Mayor Lee strikes deal to allow Uber, Lyft vehicles to use SF curb space

By Joe Fitzgerald Rodriguez : sfexaminer – excerpt

Mayor Ed Lee and tech giants Uber and Lyft struck a deal this week to provide city curb space for ride-hail vehicles as part of a new pilot designed to ease San Francisco traffic, the San Francisco Examiner has learned…

In exchange for traffic data from Uber and Lyft that The City will use to combat congestion, Lee agreed to a pilot program to convert some parking spaces — in a yet-to-be determined commercial corridor — into painted curbs that could be legally used by ride-hail drivers…

The deal struck by Lee, Uber and Lyft comes after months of negotiations behind the scenes(more)

This is the biggest most blatant public “behind the scenes” property grab yet by City Hall. Our mayor is privatizing public property, taking it from the public commons, and handing it over to private corporations. In this case the corporate commuters City Hall has decided deserve to park are the worst, most dangerous drivers in the city. How is this making us safer?

Wonder how 60 Minutes would like to run this story as a followup to the sinking tilting Millennium Tower failed cheap foundation experiment. The Ford Gobikes and tech bus abuses were already enraging people. The excuse for the decision to take more public curb space for the use of a preferred corporate entity is a need for data? I suspect there are a lot of citizens who will giving you a lot of data you don’t want to hear real soon.

This just in. Aaron Peskin is threatening to put this on the ballot if it goes through, according to KPIX. Stay tuned.

Why Is the ‘Sharing Economy’ Starting So Many Arguments?

By Rob Walker : yahoo – excerpt

In London, Paris, and other European cities, widespread taxi strikes against the startup Uber have been gridlocking traffic. In New York, renting out spare living space to short-term visitors via Airbnb has become a heated regulatory issue. In San Francisco, the city attorney has just ordered Monkey Parking, a service built around auctioning off public parking spaces, to knock it off.

The uniting source of all this controversy is a concept that sounds like a friendly idea but that’s sparking some startlingly unfriendly responses: “the sharing economy.”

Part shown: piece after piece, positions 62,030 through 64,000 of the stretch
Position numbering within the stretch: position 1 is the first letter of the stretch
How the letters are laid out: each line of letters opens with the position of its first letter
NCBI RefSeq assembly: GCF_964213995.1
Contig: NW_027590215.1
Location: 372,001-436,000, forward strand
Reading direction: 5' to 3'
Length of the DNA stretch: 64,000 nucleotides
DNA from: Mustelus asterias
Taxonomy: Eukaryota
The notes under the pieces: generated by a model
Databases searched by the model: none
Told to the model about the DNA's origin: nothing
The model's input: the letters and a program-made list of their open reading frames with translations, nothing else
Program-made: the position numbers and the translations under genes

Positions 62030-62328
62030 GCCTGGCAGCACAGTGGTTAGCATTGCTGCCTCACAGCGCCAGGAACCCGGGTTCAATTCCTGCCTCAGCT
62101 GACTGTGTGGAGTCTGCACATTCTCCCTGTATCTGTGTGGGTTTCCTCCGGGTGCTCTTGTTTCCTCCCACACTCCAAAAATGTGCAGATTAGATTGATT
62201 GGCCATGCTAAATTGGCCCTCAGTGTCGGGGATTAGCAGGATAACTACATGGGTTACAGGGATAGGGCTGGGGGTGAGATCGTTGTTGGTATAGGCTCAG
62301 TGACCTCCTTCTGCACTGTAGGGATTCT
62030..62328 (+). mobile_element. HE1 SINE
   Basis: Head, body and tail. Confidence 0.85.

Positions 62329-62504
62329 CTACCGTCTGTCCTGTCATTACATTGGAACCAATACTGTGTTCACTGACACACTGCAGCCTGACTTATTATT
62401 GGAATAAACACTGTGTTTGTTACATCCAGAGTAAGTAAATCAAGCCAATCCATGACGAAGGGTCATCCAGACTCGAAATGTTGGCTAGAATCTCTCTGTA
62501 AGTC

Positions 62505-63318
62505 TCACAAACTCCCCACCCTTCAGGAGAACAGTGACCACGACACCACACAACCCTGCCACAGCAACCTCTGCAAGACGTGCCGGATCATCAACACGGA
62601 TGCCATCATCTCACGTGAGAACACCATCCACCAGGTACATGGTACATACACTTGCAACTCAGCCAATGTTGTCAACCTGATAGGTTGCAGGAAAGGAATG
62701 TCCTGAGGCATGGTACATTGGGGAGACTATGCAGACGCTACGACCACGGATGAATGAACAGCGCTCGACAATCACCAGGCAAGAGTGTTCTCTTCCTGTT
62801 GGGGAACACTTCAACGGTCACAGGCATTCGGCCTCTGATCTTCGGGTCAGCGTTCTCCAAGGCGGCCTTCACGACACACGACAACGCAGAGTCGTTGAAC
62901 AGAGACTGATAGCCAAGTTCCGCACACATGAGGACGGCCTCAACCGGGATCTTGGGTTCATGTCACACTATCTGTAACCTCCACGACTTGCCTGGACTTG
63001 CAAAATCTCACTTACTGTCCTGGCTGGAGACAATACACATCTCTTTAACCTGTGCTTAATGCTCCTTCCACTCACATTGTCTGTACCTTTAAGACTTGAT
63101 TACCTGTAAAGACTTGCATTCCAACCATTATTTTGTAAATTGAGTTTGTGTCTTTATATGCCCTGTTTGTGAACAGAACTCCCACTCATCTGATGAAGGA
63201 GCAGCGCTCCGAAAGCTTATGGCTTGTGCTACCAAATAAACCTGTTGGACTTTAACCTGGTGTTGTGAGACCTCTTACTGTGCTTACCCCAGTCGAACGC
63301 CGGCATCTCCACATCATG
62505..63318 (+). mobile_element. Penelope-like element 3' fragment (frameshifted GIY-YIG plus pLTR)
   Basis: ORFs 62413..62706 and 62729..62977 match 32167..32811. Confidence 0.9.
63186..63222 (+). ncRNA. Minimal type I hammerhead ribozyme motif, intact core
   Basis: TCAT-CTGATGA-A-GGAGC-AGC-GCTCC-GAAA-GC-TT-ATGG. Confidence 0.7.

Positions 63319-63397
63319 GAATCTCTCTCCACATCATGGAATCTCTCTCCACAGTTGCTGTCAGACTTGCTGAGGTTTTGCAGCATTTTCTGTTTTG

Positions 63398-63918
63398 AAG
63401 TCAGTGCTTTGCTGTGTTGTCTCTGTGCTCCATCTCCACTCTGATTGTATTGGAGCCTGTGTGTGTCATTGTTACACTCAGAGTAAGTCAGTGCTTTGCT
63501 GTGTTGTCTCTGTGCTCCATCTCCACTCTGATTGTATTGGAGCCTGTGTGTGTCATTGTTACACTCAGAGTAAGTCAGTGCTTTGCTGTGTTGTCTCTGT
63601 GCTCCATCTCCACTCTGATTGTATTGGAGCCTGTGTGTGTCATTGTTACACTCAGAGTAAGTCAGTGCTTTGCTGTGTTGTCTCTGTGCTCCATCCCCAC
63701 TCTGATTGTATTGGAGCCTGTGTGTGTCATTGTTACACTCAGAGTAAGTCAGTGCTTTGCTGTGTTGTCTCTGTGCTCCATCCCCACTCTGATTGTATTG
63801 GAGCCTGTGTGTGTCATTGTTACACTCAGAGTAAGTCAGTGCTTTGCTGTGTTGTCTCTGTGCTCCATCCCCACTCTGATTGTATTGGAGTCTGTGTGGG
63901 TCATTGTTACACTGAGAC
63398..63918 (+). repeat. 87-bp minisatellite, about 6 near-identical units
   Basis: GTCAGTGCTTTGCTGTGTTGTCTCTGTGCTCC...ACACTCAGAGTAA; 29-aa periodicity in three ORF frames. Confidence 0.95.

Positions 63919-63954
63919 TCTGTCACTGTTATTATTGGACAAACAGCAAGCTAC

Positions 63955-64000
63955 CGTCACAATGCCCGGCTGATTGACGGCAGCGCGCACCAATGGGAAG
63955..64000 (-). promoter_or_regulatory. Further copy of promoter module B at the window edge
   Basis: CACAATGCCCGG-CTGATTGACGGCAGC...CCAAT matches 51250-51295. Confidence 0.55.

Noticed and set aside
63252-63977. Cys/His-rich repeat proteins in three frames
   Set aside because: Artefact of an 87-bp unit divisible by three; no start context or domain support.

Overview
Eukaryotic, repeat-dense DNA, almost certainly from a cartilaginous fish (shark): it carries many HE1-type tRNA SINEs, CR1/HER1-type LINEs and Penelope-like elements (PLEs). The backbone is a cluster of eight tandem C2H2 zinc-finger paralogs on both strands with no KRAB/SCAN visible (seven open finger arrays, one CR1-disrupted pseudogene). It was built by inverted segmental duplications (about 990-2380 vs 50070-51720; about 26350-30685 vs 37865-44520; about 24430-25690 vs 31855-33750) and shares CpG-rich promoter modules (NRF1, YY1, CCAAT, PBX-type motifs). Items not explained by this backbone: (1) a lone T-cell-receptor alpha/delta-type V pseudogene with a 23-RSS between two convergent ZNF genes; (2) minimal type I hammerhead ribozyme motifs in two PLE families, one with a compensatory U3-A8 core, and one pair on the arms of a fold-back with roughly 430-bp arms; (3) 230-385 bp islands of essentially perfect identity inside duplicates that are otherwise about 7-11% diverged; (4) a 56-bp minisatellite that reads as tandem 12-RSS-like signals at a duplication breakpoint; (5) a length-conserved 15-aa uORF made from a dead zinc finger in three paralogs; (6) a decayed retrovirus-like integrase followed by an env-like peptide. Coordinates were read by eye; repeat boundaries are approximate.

If you’ve bumped into these controversies, you may be confused about how this “sharing economy” thing can sound so virtuous — it’s sharing! — yet spark such vociferous opposition.

Here, then, is what you need to know about the sharing economy and its discontents…

In short, it’s a system that uses technology to link supply and demand in previously impossible ways. For instance, lots of people own extra space — from a spare room to a vacation home that sits unoccupied most of the year. And lots of people need somewhere to stay while traveling — and end up anywhere from a friend’s couch to a hotel…

The recent parking space kerfuffle in San Francisco is a case in point: “We will not abide businesses that hold hostage on-street public parking spots for their own private profit,” San Francisco’s city attorney said… 

Unless the city can make a buck on it the way they are doing with “SFMTA-sponsored private companies.”

This is where things are getting dicey.


Finally: In practice, it’s a system that privileges the privileged. To those who observe that a service like TaskRabbit has been “a godsend to people with more money than time

In other words, the “sharing economy” is only for folks who can afford to pay for the “privilege of sharing,” which makes it discriminates against the less privileged, and is being widely blamed for the rapid displacement of the less privileged San Francisco residents.


That’s as it should be. If you want to be a disruptor, you should be ready to be disrupted…  (more)



The park bond battle

by : – excerpt

Why environmentalists and neighborhood groups are opposing more money for parks – Recreation and Parks clubhouses are privatized and cut off from public access. Public spaces like the Botanical Gardens and the Arboretum in Golden Gate Park are closed to people who can’t pay the price of admission. Event fees and permit processes have become so onerous that they’ve squeezed out grassroots and free events.
It’s been enough to infuriate a long list of neighborhood groups who have been complaining about the San Francisco Recreation and Park Department for years.
And now those complaints have led to a highly unusual coalition of individuals and groups across the political spectrum coming together to do what in progressive circles was once considered unthinkable: They’re opposing a park bond…
The bond got unanimous support from the Board of Supervisors…
But that doesn’t mean all the supervisors are pleased with the way Rec- is being run, either. In July 2010, Sup.  David Campos and then-Sup. Ross Mirkarimi tried to pass a Charter Amendment to split the appointments to the commission among the mayor and the supervisors… (more)

Neighborhood groups are opposing more bond money. We see a theme here. The Board of Supervisors tried to fix another out of control city agency  with a Charter Amendment in 2010, and failed to get six votes. It is time for some restructuring to regain public control over public servants and public property.